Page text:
My name is Louise Thundercloud and I am a mixed blood as are most of us in urban areas. When The Smithsonian Museum of the American Indian opened, I was very excited, I took off from work the entire week to attend the festivities. I missed being around Native people and enjoyed myself very much.

I was first made aware that the issue of color and ethnicity existed when I was called a nigger by a western Tslagi, I was more surprised by her comments to me than anything else, but I went on to enjoy myself for the remainder of the day.

During the opening of the museum I overheard many elders saying to whites that "we must begin the healing between us". After hearing one such conversation, I went to the elder who I believe was Tslagi and told him that the healing needed to take place between Native people, both who had ties to Africa and those who do not.

I am very happy that a dialog exist between native peoples in the project of Indivisible, however I strongly feel that the issue of self-identification and being native was not given enough of a consideration or one at all.

I was thinking of a observation and question the late Vine Deloria Jr. made of the Lakotah. His question was "do the Lakotah cease existing because their land base was disrupted"? I ask the same thing when the issue of race, being mixed blood and native come up.

Because I encounter nastiness from other natives who have an issue with my skin color, does that mean I am no long native?

And here is my other question, do I hear the very same issues from those who are mixed with european? Why is it such a divisive matter not only in native circles, but in african american circles as well?

Friday night at the museum, I heard of the issues as they pertained to native people with african blood from the native community, however what of those issues as they come from the african american community?

My other observation would be that more dialog needs to happen in some way to discuss issues of identity. Why is it that some of us who are of mixed ancestry are very protective of our native identities, and identify only as our nations, not as afro native, or black indians?

Of course we are in this century, but aren't some of the problems we face as native people, a direct effect of forgetting the past? Who were we in the past? How would we have been treated traditionally?

I also have issue with likening our struggles as native peoples to that of african americans, they are not similar in my mind because we are from sovereign nations? Civil rights denote minority status, status of those who do not belong to the land. As native people we do belong to the land, and the land to us as Creator chose it. We were given responsibility to care for this land, were we not?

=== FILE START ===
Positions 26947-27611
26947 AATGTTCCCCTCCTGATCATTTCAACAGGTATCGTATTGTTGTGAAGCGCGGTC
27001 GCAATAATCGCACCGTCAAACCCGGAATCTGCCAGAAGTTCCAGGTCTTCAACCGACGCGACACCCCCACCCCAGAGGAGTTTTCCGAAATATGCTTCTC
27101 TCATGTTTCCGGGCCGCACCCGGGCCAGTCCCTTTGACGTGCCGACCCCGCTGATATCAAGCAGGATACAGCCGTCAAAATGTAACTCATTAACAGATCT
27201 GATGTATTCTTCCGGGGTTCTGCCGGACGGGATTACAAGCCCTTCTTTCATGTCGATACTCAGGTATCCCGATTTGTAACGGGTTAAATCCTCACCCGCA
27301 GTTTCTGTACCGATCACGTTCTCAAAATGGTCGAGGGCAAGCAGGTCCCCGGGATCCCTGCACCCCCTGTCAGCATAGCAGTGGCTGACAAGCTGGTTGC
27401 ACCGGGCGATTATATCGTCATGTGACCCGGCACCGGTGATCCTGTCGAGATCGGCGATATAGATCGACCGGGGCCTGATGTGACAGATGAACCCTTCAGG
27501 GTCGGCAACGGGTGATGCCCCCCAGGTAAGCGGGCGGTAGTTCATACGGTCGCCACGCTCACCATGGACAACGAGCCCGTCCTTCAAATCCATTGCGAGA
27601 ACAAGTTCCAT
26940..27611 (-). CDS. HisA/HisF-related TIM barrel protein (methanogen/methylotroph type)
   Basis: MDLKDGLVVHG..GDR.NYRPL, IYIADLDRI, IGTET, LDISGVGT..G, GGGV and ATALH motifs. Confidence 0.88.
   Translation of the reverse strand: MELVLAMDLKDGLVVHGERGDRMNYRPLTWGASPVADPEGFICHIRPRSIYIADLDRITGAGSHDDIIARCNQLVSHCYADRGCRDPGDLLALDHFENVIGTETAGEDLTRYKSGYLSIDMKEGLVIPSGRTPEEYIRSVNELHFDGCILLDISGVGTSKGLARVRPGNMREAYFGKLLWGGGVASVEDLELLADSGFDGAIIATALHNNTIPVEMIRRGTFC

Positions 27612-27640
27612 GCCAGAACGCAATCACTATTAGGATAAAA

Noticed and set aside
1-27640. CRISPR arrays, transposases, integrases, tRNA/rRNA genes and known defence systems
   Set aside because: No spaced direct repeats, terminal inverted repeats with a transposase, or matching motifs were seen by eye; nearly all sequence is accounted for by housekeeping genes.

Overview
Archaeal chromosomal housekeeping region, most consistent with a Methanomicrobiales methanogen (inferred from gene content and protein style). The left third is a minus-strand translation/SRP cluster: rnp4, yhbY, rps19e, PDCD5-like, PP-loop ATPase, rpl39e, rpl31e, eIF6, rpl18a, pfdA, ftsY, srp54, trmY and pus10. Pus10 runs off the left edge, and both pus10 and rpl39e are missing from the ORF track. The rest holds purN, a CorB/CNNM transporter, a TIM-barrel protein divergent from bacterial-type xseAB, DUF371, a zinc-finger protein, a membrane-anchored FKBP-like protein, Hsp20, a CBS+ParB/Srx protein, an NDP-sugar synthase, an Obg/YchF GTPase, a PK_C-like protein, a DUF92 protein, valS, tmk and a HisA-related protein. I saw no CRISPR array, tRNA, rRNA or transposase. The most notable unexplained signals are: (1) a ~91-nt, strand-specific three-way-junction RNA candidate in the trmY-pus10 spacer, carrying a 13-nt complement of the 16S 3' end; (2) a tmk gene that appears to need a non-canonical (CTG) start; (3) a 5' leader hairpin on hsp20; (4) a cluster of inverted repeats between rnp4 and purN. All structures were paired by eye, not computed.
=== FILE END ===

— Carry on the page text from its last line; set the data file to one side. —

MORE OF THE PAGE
I understand not all of us had the opportunity to be raised with knowledge of our traditions, or our peoples, some had that snatched away, however shouldn't this acknowledgment be accompanied by offers of learning what we should know?

Indivisible asks that we be all welcome at the table, that was also my goal in my conversations with the museum, however since this step has been taken, should we not seriously question how we will use this acknowledgment? Will we use it to learn, to become as one with our people, or to show in one more way, how different we are?

Again I will ask, why is this not such an issue with those who are mixed with european?

Louise Thundercloud

I am a mixed blood as are most who are in urban areas. My questions concernng the Indivisible project is this, how important is identity as a native person? I ask this, because the hurts expressed by many at being left out of pow wows, left out of discussions because of the color of skin easily has created a third definition, afro indian.
I am a amature historian of a sort, I am also very solid in my identity. As a young girl was told of my native ancestry before any other ancestry, I was surrounded by my native ancestry. Later on I heard of the african and scot irish in my family.
I read the writings of Vine Deloria Jr. on the Dawes rolls & the Lakotah people, and feel he made a valid point, that was did the Lakotah cease being Lakotah because they had a diminished land base?
Because many of us have had terrible experiences within the native community, are we not native as well?
My mixtures are Hunkpapa/Dakotah/Tslagi/Siksika & Coast Salish. Some of my blood is from Benin west africa & the moors. I indentify as indigenous or native.
My desire to have native people open dialogue for those of us who have african ties was for healing & education.
I still want us who have this blood mixture to be able to identify with who our people are. I never hear those with european blood say they are white indians, so I don't understand the push to be black or afro indians

Greetings, when I searched for my ancestor who is on the Dawes rolls, it was suggested I try accessgenealogy. It is a free site. You can also put the final Dawes rolls into your browser & check that way. Was your ancestor Cherokee or Freedman
there are two different rolls

Thanks for putting this type of context.
I love reading and I am always searching for informative information like this..

Easily, the post is actually the greatest on this deserving topic. I agree with your conclusions and will thirstily look forward to your coming updates.